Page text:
ROCKVILLE, Md. (DTN) -- Remember how wet and miserable it was last fall in much of the Midwest and South?
Your soybeans do.
Experts are urging growers to be on alert for soybean seeds with lower germination rates, less vigor and more seedborne disease this year, after a prolonged, wet harvest compromised seed quality in 2018.
Mike Stahr, seed lab manager at Iowa State University Seed Science Center, oversaw about 10,000 soybean seed samples from this past fall and winter. They had an unusually high level of seedborne diseases and lower-than-average germination rates, he said. "But this situation goes well beyond Iowa," he added.
Growers should check soybean seed bag tags closely for germination rates listed by the company, and make population adjustments as necessary. Some farmers might also benefit from re-testing germination rates closer to planting time, as seed quality can decline in certain storage conditions. And finally, growers may need to invest in the proper fungicide seed treatments to control seed- and soil-borne diseases.
PICK FUNGICIDE TREATMENTS CAREFULLY
Moldy and disease-damaged soybeans are usually sorted out during commercial seed cleaning and conditioning, but some infected soybeans do make it through, Stahr noted.
Seed labs saw high levels of Phomopsis seed decay in particular this fall, with Fusarium infections also running higher than normal. Fungicide seed treatments can help control these infections and improve germination and emergence, Stahr said.
"A dead seed is a dead seed and a seed treatment can't fix that," he cautioned. "But within a seed lot, you might have some seedlings that have Phomopsis present, and a fungicide seed treatment can stop that from spreading beyond the little area that it is on."
Don't assume any fungicide will do. "Various seed treatment classes and active ingredients do not work equally well against all pathogens," a team of University of Nebraska crop scientists noted in a recent CropWatch article. "Thus, it's important to understand which disease(s) have been or may be problematic in your fields and select products or a diverse combination from multiple fungicide classes."
Look for a laboratory that will test for soybean seed disease, and check the efficacy of fungicide seed treatments, using this CropWatch publication: https://cropwatch.unl.edu/….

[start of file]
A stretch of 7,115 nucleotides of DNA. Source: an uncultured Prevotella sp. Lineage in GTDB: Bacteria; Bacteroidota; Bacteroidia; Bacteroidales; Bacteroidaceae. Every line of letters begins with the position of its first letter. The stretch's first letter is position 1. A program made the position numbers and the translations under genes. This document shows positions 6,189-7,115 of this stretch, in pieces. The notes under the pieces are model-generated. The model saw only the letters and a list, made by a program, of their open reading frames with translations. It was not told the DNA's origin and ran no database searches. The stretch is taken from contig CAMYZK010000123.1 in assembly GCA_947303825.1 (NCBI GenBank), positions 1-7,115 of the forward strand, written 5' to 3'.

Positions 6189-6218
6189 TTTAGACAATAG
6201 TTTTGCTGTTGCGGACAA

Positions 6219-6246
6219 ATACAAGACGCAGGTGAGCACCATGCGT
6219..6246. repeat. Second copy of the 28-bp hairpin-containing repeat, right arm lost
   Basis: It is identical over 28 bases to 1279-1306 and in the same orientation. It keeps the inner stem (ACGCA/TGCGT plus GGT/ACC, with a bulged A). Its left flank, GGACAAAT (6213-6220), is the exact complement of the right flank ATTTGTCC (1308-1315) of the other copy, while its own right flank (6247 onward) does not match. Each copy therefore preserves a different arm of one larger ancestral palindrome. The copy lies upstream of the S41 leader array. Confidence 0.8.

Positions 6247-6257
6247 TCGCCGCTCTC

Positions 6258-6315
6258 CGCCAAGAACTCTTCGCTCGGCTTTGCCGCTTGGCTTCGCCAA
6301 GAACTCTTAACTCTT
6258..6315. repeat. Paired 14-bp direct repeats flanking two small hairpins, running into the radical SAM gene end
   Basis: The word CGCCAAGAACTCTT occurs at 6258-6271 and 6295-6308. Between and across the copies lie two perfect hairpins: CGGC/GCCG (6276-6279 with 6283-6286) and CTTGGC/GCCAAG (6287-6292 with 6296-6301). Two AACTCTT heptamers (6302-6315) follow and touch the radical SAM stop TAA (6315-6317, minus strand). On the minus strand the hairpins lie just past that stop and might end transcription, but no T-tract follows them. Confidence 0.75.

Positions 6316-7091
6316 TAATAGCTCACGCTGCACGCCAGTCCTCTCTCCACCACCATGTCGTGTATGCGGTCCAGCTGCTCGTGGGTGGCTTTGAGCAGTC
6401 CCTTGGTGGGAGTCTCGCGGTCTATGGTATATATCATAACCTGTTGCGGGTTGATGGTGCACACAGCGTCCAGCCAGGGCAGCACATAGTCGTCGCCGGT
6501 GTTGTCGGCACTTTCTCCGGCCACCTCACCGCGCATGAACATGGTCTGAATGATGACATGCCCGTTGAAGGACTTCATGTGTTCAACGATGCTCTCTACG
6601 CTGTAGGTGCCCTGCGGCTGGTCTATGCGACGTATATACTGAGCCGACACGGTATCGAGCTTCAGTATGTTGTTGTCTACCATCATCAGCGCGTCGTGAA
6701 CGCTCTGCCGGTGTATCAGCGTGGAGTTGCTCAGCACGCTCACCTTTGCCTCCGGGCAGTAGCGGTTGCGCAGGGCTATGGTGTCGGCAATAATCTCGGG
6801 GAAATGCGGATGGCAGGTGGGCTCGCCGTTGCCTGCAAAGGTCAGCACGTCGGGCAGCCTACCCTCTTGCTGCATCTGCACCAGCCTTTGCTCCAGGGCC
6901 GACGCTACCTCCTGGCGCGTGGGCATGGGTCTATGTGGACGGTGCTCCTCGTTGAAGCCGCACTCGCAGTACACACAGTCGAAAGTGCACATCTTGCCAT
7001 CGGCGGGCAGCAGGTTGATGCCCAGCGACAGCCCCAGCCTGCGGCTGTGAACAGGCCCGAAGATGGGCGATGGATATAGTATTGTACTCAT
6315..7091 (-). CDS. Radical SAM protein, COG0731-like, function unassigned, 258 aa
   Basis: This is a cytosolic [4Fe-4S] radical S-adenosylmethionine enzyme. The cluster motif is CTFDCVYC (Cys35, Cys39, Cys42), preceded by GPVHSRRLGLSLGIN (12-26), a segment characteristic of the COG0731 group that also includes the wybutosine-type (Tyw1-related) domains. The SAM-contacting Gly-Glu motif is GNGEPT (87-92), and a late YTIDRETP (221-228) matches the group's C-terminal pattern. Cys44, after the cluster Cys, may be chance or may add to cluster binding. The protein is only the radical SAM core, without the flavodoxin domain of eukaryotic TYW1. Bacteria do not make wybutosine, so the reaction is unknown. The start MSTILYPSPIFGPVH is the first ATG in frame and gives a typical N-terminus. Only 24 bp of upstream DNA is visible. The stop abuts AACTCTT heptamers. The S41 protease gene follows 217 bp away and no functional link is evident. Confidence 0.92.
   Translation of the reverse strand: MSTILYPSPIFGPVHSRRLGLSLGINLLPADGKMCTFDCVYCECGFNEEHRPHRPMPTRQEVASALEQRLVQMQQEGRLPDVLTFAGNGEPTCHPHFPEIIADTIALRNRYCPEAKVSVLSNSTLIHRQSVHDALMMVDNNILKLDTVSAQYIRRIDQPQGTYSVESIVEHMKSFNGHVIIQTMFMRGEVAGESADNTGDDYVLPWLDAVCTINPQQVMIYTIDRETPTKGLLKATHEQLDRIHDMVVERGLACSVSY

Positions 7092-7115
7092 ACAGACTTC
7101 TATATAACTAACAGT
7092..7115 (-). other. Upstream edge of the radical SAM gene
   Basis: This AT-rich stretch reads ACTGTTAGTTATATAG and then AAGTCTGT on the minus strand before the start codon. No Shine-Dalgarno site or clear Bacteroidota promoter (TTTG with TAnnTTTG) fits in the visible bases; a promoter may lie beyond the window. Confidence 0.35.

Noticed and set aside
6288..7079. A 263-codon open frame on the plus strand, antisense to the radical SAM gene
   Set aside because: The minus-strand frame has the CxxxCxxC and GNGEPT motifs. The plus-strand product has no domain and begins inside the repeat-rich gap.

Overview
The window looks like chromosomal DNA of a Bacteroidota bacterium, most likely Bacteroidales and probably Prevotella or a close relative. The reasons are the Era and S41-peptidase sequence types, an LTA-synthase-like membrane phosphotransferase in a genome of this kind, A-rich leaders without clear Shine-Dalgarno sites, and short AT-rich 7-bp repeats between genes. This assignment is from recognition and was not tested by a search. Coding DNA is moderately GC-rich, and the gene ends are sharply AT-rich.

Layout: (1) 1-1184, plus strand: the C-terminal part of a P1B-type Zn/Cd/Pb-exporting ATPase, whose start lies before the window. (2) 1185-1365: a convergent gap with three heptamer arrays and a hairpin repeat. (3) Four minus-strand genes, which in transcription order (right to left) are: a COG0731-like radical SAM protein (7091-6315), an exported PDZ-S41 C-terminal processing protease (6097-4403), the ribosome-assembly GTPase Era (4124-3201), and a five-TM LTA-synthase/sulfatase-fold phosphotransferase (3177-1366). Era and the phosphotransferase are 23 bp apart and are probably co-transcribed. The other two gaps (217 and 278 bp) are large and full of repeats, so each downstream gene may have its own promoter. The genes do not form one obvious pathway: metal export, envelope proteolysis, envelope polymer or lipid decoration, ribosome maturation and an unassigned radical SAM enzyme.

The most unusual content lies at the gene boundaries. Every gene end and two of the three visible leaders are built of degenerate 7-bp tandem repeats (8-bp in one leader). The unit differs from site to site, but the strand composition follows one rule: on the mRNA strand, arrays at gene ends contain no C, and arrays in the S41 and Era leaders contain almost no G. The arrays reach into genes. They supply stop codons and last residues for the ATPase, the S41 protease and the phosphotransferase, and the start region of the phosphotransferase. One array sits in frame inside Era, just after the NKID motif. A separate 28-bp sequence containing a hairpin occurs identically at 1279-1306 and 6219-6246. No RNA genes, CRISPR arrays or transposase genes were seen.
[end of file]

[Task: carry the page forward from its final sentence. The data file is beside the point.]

Germination rates are indeed running lower than average this year, according to seed testing facilities. "I think our average germination rate was around 80%, but most samples fell between 45% and 85%," Stahr said of the Iowa State Seed Science Center. "In a normal year, most beans are in the 90%-range."
The Nebraska Crop Improvement Association reported soybean germination rates ranging from 43% to 98% germination, down from a more typical range of 88% to 98%, the Nebraska scientists noted.
The Association of Official Seed Certifying Agencies (AOSCA) sets a minimum germination rate for certified seed at 80%, so most growers are unlikely to see rates below that on their seed bag tags. Seed companies also put their seed soybeans through cleaning and conditioning procedures that sort out the majority of diseased, warped or broken soybean seeds, Stahr added. "Seed conditioning gets better every year," he said.
However, growers might consider re-testing a sample of their soybean seeds closer to planting time, as germination rates and seed disease can change under certain storage conditions, Stahr and the Nebraska scientists said.
Seed testing laboratories can do these additional tests if necessary, but growers can also do their own tests at home, Stahr said. "You can use a damp -- but not overly wet -- paper towel or hand towel and keep it at room temperature, and see how many seeds sprout," he said. See more guidance from University of Wisconsin Wheat and Soybean Extension Specialist Shawn Conley here: http://www.coolbean.info/….
Some growers might want to adjust their planting population on low-germination seed to ensure they still reach their targeted final stand. "If you're shooting for a 120,000-plant-per-acre stand, and the germination rate is 80% rather than the 90% you usually plant, increase the seeding rate by the relative difference. In this example, by 10%," the Nebraska scientists explained. "A lot of things can kill your stand after emergence and you don't want to short change potential yield early in the season."
But also keep in mind that soybeans are a resilient crop, Stahr added. They can branch to fill out thin spots in the field, and research suggests that lower soybean seed populations can be economically sound and even help limit the growth of certain diseases such as white mold. See work from University of Wisconsin Soybean and Wheat Extension Specialist Shawn Conley here: https://coolbean.info/….
Illinois farmer John Werries, for example, received soybean seed with 85% germination rates, down from 90% last year, but not low enough to worry him. "Our soybean seed germination is not enough lower than normal to change seeding rate," he said.
"We feel fairly confident that there are adequate controls in place to ensure that soybean seed quality is not an overwhelming issue," added Charles Williams, who farms in northeast Arkansas. "Our soybean planting population will be around 150,000 seeds/acre, and we consider a consistent 80,000 to 100,000 to be an adequate, workable stand in most cases."
For more details on germination, disease and population decisions, see the University of Nebraska Crop Watch article here: https://cropwatch.unl.edu/…, an article from the Iowa State Seed Science Center here: https://www.seeds.iastate.edu/…, and the Crop Protection Network here: https://cropprotectionnetwork.org/….
Emily Unglesbee can be reached at Emily.firstname.lastname@example.org
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